forced by Acts of Parliament have been comp lied with by the proprietor of this journal , and at the Stamp Office the " Star" is on an equality of right and privilege with the ( i Times . '' If the *\ Star" was an ' . illegal journal , or in any way an offender against the Iaw , ] the Attorney General would soon remind us of his existence ; but we maintain , and are prepared to show , that the " Times' * is not one whit more legal or respectable than is this journal ; why then this unjust , odious , and tyrannical distinction ? This act of petty despotism is another proof of the hatred towards the " Northern Star" entertained by those who riot on the spoils of the poor man ' s labour , and veho detest this journal , because it exposes and denounces their rapacity and rtnm-rWinn .
Ujbjlmirsal Versus Rautrun . There Is No...
UJBJlMirsAL versus rAUtrun . There is no want of comfortable , well-to-do persons in this country , who are disposed to fold their arms , lean back in their easy chairs , and congratulate us that this is , upon the whole , the happiest and the best governed country in the world . They have no objection to admit , merely for the sake of argument , that there maybe pointed out abuses here and there ; but then , you know , it is in the nature of things human to be imperfect , and , taking our institutions altogether , they do not exactly see how they could be made much better .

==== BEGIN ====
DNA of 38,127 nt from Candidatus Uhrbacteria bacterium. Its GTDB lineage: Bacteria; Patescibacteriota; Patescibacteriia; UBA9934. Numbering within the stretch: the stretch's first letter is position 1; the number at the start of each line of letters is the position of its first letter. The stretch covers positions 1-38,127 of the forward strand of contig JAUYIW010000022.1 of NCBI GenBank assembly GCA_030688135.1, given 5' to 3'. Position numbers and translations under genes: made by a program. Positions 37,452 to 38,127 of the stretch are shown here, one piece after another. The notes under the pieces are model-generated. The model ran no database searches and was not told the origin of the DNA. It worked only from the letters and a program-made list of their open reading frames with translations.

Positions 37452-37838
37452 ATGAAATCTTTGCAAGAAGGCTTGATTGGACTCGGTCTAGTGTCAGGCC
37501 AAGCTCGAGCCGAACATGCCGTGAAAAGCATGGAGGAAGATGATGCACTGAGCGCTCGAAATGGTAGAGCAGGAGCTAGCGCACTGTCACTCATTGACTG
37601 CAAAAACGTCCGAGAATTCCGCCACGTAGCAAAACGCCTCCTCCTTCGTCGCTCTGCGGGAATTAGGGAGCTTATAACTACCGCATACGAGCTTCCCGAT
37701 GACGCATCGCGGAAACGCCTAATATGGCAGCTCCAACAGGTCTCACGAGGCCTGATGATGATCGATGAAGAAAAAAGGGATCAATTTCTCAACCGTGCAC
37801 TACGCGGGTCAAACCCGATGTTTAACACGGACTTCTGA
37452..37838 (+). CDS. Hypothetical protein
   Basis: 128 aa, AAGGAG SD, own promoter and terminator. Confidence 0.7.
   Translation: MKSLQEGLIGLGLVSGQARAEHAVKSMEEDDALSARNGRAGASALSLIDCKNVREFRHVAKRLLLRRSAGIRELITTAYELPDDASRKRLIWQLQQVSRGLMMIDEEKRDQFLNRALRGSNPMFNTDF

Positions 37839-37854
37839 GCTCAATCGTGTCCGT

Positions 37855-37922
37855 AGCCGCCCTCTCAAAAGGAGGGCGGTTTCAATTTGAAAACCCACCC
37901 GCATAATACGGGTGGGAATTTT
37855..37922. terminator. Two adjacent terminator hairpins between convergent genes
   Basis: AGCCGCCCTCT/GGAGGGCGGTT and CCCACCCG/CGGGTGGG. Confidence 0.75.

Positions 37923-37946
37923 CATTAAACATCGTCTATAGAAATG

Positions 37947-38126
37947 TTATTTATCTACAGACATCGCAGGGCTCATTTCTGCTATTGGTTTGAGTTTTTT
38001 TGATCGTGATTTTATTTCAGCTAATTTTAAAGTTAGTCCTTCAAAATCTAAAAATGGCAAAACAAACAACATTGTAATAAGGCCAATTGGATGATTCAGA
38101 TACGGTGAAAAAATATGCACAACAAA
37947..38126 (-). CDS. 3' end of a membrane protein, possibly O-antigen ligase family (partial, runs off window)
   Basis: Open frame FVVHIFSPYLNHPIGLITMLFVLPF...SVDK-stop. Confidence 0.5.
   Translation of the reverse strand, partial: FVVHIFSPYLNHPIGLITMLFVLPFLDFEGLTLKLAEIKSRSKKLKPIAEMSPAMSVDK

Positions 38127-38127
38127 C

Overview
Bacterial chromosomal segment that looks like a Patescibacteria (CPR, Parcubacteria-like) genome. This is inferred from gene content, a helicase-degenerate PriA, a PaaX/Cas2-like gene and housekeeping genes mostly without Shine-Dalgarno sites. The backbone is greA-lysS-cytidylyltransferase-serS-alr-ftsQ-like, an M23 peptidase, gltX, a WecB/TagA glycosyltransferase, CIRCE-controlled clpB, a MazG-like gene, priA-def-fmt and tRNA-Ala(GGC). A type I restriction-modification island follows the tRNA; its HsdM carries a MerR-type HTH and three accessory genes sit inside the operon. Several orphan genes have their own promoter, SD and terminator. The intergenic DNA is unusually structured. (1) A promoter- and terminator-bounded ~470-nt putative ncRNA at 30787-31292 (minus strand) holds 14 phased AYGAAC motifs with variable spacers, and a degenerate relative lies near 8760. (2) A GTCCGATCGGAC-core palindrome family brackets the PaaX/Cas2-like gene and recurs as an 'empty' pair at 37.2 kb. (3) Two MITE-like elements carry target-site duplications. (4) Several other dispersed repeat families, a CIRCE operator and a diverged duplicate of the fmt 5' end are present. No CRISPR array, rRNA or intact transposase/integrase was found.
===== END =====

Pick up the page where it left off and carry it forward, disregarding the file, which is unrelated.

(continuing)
To this class of persons , the startling revelations that have just been made , respecting the immense difference in our treatment of poverty and crime , must be more forcible than the moat eloquent essays of moralists on theprac . tical anomalies of society , or the most indignant denunciations of the injustice inherent in our social arrangements by thsse who suffer from that injustice . Nothing can add to the force of the simple facts themselves . It appears , that at the Pentonville House of Detention , erected at an immense expense by the Government , for